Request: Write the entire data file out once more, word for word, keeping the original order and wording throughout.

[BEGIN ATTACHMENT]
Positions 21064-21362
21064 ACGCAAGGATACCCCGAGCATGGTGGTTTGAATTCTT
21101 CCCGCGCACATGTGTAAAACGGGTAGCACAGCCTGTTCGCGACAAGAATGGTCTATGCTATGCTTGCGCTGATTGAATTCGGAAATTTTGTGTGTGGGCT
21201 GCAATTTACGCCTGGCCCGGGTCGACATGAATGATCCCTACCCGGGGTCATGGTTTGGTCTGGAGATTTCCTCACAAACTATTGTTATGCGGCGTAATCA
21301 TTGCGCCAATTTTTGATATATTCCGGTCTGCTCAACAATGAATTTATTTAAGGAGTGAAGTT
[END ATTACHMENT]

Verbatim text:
Positions 21064-21362
21064 ACGCAAGGATACCCCGAGCATGGTGGTTTGAATTCTT
21101 CCCGCGCACATGTGTAAAACGGGTAGCACAGCCTGTTCGCGACAAGAATGGTCTATGCTATGCTTGCGCTGATTGAATTCGGAAATTTTGTGTGTGGGCT
21201 GCAATTTACGCCTGGCCCGGGTCGACATGAATGATCCCTACCCGGGGTCATGGTTTGGTCTGGAGATTTCCTCACAAACTATTGTTATGCGGCGTAATCA
21301 TTGCGCCAATTTTTGATATATTCCGGTCTGCTCAACAATGAATTTATTTAAGGAGTGAAGTT